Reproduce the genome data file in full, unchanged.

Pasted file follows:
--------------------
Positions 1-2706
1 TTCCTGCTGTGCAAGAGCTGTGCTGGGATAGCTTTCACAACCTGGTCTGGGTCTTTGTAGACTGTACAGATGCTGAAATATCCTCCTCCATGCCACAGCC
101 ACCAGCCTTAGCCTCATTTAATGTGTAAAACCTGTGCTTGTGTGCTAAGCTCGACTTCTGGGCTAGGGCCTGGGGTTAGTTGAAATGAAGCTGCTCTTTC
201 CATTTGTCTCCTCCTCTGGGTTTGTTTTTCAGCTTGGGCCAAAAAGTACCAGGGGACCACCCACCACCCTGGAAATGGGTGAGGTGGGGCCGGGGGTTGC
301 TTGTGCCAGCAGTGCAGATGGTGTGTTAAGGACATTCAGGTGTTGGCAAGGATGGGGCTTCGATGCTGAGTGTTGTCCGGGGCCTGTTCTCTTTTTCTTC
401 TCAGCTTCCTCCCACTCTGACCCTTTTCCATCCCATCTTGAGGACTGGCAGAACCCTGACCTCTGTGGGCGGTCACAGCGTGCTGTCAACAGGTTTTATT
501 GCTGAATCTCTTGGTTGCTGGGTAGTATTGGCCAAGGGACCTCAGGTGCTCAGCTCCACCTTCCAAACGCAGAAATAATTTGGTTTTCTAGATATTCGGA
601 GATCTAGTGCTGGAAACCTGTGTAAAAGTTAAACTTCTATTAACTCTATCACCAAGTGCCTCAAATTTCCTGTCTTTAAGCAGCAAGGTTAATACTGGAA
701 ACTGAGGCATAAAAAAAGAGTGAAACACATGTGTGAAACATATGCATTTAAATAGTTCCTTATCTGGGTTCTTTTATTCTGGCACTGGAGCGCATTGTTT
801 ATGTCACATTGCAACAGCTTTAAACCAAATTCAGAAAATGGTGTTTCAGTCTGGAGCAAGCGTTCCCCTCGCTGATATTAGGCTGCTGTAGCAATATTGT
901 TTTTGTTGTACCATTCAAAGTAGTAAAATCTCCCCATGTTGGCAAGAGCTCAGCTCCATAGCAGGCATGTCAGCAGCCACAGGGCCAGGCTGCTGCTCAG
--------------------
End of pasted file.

Positions 1-2706
1 TTCCTGCTGTGCAAGAGCTGTGCTGGGATAGCTTTCACAACCTGGTCTGGGTCTTTGTAGACTGTACAGATGCTGAAATATCCTCCTCCATGCCACAGCC
101 ACCAGCCTTAGCCTCATTTAATGTGTAAAACCTGTGCTTGTGTGCTAAGCTCGACTTCTGGGCTAGGGCCTGGGGTTAGTTGAAATGAAGCTGCTCTTTC
201 CATTTGTCTCCTCCTCTGGGTTTGTTTTTCAGCTTGGGCCAAAAAGTACCAGGGGACCACCCACCACCCTGGAAATGGGTGAGGTGGGGCCGGGGGTTGC
301 TTGTGCCAGCAGTGCAGATGGTGTGTTAAGGACATTCAGGTGTTGGCAAGGATGGGGCTTCGATGCTGAGTGTTGTCCGGGGCCTGTTCTCTTTTTCTTC
401 TCAGCTTCCTCCCACTCTGACCCTTTTCCATCCCATCTTGAGGACTGGCAGAACCCTGACCTCTGTGGGCGGTCACAGCGTGCTGTCAACAGGTTTTATT
501 GCTGAATCTCTTGGTTGCTGGGTAGTATTGGCCAAGGGACCTCAGGTGCTCAGCTCCACCTTCCAAACGCAGAAATAATTTGGTTTTCTAGATATTCGGA
601 GATCTAGTGCTGGAAACCTGTGTAAAAGTTAAACTTCTATTAACTCTATCACCAAGTGCCTCAAATTTCCTGTCTTTAAGCAGCAAGGTTAATACTGGAA
701 ACTGAGGCATAAAAAAAGAGTGAAACACATGTGTGAAACATATGCATTTAAATAGTTCCTTATCTGGGTTCTTTTATTCTGGCACTGGAGCGCATTGTTT
801 ATGTCACATTGCAACAGCTTTAAACCAAATTCAGAAAATGGTGTTTCAGTCTGGAGCAAGCGTTCCCCTCGCTGATATTAGGCTGCTGTAGCAATATTGT
901 TTTTGTTGTACCATTCAAAGTAGTAAAATCTCCCCATGTTGGCAAGAGCTCAGCTCCATAGCAGGCATGTCAGCAGCCACAGGGCCAGGCTGCTGCTCAG